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Cebu gov­er­nor with­draws ex­ec­u­tive or­der al­low­ing pil­lion pas­sen­gers on mo­tor­cy­cles

By Julie M. Aure­lio @Jmaure­lioinq

Pres­i­dent Duterte has re­fused to ex­empt Cebu province to the pro­hi­bi­tion on pil­lion rides, or “back rides” on mo­tor­cy­cles, as he may be charged for giv­ing un­due ad­van­tage to a lo­cal govern­ment unit, to the prej­u­dice of other lo­cal govern­ment units.

The Pres­i­dent backed In­te­rior Sec­re­tary Ed­uardo Año’s po­si­tion on the “no back ride pol­icy” as a pre­ven­tive mea­sure against the spread of the new coro­n­avirus dis­ease (COVID-19).

In a tele­vised ad­dress aired on Fri­day morn­ing but taped on Thurs­day night, Mr. Duterte was in­formed of a man­i­festo of sup­port for Cebu Gov. Gwen­dolyn Gar­cia’s ex­ec­u­tive or­der al­low­ing pil­lion rides.

“You know, as much as I would like to ac­com­mo­date Gov­er­nor Gar­cia and the board mem­bers, here’s what I can say: If I be­gin to give an ex­emp­tion to one, I will open my­self to charges of anti­graft law, giv­ing an­other an un­due ad­van­tage,” the Pres­i­dent said. “So if I give you an ex­emp­tion, and the oth­ers will fol­low, they may not file charges, but oth­ers, not from govern­ment, will want to just test the ca­pac­ity of a Pres­i­dent of break­ing the law.”

Gar­cia on Thurs­day al­lowed pil­lion rides on pri­vate mo­tor­cy­cles to com­pen­sate for the limited forms of mass trans­porta­tion in the province while un­der com­mu­nity quar­an­tine.

On Fri­day, min­utes af­ter the Pres­i­dent’s ad­dress, Gar­cia, in an in­ter­view over ra­dio sta­tion dyla and speak­ing in Ce­buano, said she with­drew her ex­ec­u­tive or­der “be­cause he (Mr. Duterte) is my Pres­i­dent, I will fol­low him.”

“I will with­draw my ex­ec­u­tive or­der. To all my fel­low Ce­buanos, I did ev­ery­thing I can to al­le­vi­ate your con­di­tions amid the re­stric­tions caused by the COVID-19. I re­ally tried my best,” she added.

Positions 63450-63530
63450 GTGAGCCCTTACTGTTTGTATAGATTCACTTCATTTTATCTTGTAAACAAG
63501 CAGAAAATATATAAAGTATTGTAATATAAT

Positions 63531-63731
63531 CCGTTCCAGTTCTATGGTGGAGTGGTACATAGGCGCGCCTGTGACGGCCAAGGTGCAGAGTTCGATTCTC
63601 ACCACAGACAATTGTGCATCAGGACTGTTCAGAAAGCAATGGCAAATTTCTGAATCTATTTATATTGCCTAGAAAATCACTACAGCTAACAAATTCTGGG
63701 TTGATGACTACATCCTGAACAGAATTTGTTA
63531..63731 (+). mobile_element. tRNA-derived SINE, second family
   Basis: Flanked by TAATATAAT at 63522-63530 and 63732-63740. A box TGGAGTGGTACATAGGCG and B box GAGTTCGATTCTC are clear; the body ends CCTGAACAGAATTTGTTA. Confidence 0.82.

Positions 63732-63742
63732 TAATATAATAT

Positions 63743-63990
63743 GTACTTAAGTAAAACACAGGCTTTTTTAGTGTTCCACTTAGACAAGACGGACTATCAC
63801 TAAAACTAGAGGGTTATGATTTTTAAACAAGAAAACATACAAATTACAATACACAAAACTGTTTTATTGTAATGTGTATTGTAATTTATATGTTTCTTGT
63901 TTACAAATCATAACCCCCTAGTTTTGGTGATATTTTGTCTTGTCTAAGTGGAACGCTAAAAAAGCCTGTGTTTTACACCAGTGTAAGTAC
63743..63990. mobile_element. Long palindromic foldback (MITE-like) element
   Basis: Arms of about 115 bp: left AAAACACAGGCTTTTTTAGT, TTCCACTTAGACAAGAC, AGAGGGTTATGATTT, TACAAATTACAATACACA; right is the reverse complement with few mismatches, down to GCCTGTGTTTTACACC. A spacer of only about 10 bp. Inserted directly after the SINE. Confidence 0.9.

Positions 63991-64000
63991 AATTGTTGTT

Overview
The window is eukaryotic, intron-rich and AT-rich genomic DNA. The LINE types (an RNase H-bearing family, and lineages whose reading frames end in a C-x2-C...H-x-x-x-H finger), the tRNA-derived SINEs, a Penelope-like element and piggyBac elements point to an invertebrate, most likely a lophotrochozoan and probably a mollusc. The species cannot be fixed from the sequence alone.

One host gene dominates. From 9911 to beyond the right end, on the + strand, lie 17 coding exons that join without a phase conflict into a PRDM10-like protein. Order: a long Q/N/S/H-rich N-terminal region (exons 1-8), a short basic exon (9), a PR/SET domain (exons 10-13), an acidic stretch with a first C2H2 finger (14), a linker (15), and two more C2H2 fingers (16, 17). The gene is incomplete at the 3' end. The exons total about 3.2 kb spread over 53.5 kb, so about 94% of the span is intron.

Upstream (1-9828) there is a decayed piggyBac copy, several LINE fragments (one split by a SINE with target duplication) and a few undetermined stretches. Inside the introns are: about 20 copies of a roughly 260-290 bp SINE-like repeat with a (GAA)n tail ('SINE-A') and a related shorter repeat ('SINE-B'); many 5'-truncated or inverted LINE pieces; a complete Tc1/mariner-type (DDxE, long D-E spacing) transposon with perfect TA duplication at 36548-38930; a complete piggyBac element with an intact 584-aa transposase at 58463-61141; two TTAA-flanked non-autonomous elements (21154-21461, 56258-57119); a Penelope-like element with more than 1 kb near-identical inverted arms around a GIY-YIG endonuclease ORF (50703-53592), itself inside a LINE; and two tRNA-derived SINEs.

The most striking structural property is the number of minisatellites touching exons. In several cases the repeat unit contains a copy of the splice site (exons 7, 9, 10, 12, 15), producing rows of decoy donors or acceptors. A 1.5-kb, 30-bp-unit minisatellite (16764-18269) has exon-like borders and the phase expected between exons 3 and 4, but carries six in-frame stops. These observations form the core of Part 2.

‘It is the law’

Mr. Duterte said he un­der­stood the predica­ment of those who needed to use mo­tor­cy­cles in bring­ing their loved ones to their work­places.

“The law is hard but it is the law. Wala ta­laga akong ma­g­awa. (I could not do any­thing about that). It’s not my dis­cre­tion. Just be­cause I am the Pres­i­dent does not mean that I can ig­nore the laws of the land,” he said.

Both the In­ter-agency Task Force on Emerg­ing In­fec­tious Dis­eases and the Depart­ment of Trans­porta­tion have pro­hib­ited pil­lion rid­ing on mo­tor­cy­cles since it does not al­low for phys­i­cal dis­tanc­ing, one of the health mea­sures seen to stop the spread of the COVID-19.

Mo­tor­cy­cle driv­ers have re­peat­edly ap­pealed to the govern­ment to al­low pil­lion rides, es­pe­cially if the rider is the driver’s spouse or fam­ily mem­ber.

Año as­sured the public that the “no back rides pol­icy” was not a per­ma­nent pol­icy. “It’s not for­ever. We will soon be at the new nor­mal and if there are zero cases, we can al­low it,” he said.

The Pres­i­dent, a mo­tor­cy­cle en­thu­si­ast, agreed with the in­te­rior sec­re­tary, say­ing: “I agree that we are fac­ing dif­fi­cult, hard times. I don’t know if we can go back to the same old style of be­fore.”


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